Monday, Sept. 21

Starting today, San Francisco museums, schools and aquariums are set to reopen after months of being closed due to the coronavirus pandemic. Our reporter Cierra Johnson explains, here.

In the East Bay, some regional park facilities will also reopen to the public after months of being closed. The parks have been open - with some limitations - since March, but day use, camping and boating will make a come back starting Oct. 2. Here's more.

Contra Costa County supervisors will vote Tuesday about whether and how to extend protections for tenants financially affected by the coronavirus pandemic. More details of that upcoming vote, here.

California has decided to stop accepting unemployment claims for the next two weeks as they experience backlog. Here are the details.

Thursday, Sept. 17

For months, health experts have worried about the flu and COVID-19 viruses colliding, and now that flu season is here doctors are urging people to get flu shots. Here's the story.

Wednesday, Sept. 16

The San Jose Unified School District, the South Bay’s largest, said it will continue distance learning through December, an announcement that caught many parents off guard. Details here.

Still waiting on a coronavirus test? Politicians in the South Bay say they want giant healthcare companies to step up and start testing more people for COVID-19 in a faster way. Details here.

Tuesday, Sept. 15

Marin County has officially moved out of the state's most restrictive COVID-19 tier. Click here to read what that means - what'll be open and what'll be closed.

San Mateo County residents who got a citation for violating health orders can begin their appeal process 14 days after citation. Here's how that'll work.

Two Bay Area counties are going to modify their COVID-19 guidelines to reflect state information more accordingly. Find out more, here.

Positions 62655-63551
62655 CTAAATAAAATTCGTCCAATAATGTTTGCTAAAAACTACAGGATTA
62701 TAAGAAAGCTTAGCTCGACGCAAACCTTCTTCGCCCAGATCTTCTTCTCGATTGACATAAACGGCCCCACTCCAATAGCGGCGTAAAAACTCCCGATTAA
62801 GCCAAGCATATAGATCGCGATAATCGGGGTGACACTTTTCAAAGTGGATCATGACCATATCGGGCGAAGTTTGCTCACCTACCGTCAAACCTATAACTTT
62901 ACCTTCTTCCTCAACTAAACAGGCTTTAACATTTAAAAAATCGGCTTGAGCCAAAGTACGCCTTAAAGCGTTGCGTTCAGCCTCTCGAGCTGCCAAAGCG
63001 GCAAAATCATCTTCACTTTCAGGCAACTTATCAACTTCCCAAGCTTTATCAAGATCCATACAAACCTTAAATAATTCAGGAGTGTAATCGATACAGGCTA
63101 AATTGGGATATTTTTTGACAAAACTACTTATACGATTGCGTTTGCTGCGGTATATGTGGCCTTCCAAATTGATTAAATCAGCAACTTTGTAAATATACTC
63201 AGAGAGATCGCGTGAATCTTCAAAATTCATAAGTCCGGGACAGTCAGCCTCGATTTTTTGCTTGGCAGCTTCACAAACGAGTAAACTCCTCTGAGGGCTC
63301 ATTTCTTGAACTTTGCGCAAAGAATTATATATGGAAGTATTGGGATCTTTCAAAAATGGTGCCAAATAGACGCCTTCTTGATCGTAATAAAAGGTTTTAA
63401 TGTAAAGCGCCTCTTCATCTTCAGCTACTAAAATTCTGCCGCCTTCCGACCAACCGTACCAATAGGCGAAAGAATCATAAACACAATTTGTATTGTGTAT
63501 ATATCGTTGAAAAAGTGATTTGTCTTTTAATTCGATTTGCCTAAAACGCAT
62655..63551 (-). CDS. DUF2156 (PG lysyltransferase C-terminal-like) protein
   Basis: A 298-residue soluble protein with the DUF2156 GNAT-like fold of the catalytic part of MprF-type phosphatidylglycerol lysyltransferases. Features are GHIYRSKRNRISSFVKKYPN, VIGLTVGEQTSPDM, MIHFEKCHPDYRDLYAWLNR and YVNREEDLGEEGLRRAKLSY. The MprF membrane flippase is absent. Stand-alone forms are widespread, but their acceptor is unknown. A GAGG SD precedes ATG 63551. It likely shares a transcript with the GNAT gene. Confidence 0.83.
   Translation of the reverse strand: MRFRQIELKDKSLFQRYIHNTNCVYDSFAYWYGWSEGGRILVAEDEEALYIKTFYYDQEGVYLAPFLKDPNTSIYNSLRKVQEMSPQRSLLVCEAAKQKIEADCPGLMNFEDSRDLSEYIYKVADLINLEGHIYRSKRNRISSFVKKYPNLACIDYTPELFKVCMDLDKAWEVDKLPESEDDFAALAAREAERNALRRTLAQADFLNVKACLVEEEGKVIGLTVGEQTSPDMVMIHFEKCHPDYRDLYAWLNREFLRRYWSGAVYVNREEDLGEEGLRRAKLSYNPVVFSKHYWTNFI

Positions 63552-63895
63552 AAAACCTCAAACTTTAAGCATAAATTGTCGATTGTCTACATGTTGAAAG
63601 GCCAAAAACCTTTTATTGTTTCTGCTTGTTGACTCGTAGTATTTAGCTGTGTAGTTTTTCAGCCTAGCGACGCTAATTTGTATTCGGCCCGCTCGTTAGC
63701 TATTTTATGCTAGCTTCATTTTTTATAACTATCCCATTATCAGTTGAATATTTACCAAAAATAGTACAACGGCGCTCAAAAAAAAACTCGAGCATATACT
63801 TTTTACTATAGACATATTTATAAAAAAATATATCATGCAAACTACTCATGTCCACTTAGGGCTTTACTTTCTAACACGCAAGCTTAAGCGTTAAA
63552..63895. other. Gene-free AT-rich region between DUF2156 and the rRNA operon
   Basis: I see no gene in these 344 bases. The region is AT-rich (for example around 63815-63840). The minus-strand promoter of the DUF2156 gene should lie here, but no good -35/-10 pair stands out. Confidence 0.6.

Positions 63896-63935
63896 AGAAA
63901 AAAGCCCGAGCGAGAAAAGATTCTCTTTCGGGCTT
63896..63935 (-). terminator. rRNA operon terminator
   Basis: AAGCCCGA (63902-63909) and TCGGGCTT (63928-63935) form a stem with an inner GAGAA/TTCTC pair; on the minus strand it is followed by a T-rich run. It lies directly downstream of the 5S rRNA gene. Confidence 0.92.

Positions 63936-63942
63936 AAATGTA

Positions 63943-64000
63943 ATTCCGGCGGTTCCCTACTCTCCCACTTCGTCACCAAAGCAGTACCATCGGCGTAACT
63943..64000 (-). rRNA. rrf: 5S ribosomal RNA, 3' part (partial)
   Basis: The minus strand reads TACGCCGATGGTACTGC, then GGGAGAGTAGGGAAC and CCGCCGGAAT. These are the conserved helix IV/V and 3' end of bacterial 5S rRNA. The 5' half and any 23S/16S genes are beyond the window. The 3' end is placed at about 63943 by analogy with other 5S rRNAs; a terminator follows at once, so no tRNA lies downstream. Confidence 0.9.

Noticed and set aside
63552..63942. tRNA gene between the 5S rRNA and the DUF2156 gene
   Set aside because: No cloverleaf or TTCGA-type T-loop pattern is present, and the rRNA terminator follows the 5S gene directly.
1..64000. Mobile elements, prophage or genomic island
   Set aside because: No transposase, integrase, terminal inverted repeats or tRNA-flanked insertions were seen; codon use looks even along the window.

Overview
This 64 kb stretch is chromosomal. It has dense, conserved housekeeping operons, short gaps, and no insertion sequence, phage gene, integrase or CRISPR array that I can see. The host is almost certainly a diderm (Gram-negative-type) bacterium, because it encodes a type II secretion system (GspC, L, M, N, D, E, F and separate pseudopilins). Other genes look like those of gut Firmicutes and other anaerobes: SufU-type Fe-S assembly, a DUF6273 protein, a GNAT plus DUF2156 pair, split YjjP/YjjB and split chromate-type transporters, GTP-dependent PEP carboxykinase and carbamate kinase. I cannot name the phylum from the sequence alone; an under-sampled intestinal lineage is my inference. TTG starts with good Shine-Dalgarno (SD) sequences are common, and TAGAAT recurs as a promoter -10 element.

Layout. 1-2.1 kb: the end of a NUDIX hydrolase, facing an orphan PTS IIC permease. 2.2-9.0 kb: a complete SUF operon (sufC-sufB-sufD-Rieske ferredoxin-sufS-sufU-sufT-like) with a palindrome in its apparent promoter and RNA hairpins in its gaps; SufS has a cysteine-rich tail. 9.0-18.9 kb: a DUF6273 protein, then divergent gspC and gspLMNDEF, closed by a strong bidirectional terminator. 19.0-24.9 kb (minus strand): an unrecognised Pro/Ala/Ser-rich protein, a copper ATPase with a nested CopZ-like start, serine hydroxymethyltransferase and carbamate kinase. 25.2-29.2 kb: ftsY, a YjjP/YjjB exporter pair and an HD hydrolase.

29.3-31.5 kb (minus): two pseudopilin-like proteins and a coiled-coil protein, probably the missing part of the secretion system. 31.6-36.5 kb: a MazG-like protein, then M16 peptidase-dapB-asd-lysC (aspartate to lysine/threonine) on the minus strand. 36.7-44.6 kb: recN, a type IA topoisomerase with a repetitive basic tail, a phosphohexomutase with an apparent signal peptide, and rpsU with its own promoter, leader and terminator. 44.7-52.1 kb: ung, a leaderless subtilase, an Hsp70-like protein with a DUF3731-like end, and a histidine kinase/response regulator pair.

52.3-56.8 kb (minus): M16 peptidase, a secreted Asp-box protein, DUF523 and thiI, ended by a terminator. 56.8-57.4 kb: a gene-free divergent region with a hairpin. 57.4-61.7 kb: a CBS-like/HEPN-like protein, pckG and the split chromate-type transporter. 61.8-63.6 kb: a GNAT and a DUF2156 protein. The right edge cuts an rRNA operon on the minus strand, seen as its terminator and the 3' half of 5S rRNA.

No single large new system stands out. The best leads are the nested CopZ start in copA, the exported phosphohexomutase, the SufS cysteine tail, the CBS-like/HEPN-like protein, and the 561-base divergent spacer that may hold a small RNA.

Monday, Sept. 14

Two free pop-up COVID-19 testing sites will open in Oakland - one at the Building Opportunities for Self Sufficiency offices and at the Center of Hope Church parking lot. Here's more.

Tuesday, Sept. 8

Santa Clara and Santa Cruz counties may move to a less restrictive tier of reopening businesses in the middle of the pandemic. This move would be great news for several businesses affected financially after orders of closing their businesses' doors. Here's more.

As for other Bay Area counties like Marin County, the news were not that positive as they were notified they will remain on Tier 1 - the most restrictive tier. The decision comes after state re-analyzed its data and is using a new method to calculate a county's case rate and a new adjustment for counties testing more than the state average. More details on that, here.

Sunday, Sept. 6

San Francisco Mayor London Breed tweeted Sunday that Ocean Beach would be closed after hundreds gathered to celebrate Burning Man. Read more about it here.

Saturday, Sept. 5

Why are some Bay Area counties opening faster than others? A new Stanford study is shedding light on how health officials make those decisions and when. Here's the story.

Friday, Sept. 4

Businesses all over the Bay Area are reopening for indoor service as counties ease restrictions. This includes restaurants in Napa County and hair salons in Alameda County. Here's the story.

Synapse School, a private Menlo Park school, is preparing to welcome around 200 students back by creating outdoor classrooms comprised of tents, seats and tables. While the majority of classes will be held outdoors, the school has also gone so far as to remove walls inside to create space for social distancing. Check out the video.

Thursday, Sept. 3

Oakland A's pitcher Daniel Mengden has tested positive for the coronavirus and is quarantined at home in Houston. A's general manager David Forst said that Mengden is asymptomatic and was placed on the 10-day injured list. Details here.

A number of schools in Santa Clara and San Mateo counties are allowed to reopen for modified in-person classes, having received approval on county waiver applications exempting them from the general COVID-19 public health orders. Read more here.

As Latinx San Franciscans continue to account for more than half of the city’s overall COVID-19 cases, new statistics released by UCSF and the city’s COVID-19 Latino Task Force suggest testing at transit hubs could help reduce numbers. Details here.

The leaky pipes, broken windows and forgotten rooms — now that people are stuck at home, they want upgrades. One type of business booming during this pandemic is home improvement, and that means, it’s difficult to find a contractor. More here.

More businesses are getting the green light to reopen in Alameda County on Friday, including indoor service at hair salons and barber shops, indoor malls at 25% capacity, and outdoor family recreation activities like mini-golf, batting cages and go-kart racing.

Wednesday, Sept. 2

Gov. Gavin Newsom on Wednesday announced the launch of Housing is Key, a new campaign to assist tenants, landlords and homeowners with pandemic-related rules and aid, with a dedicated website.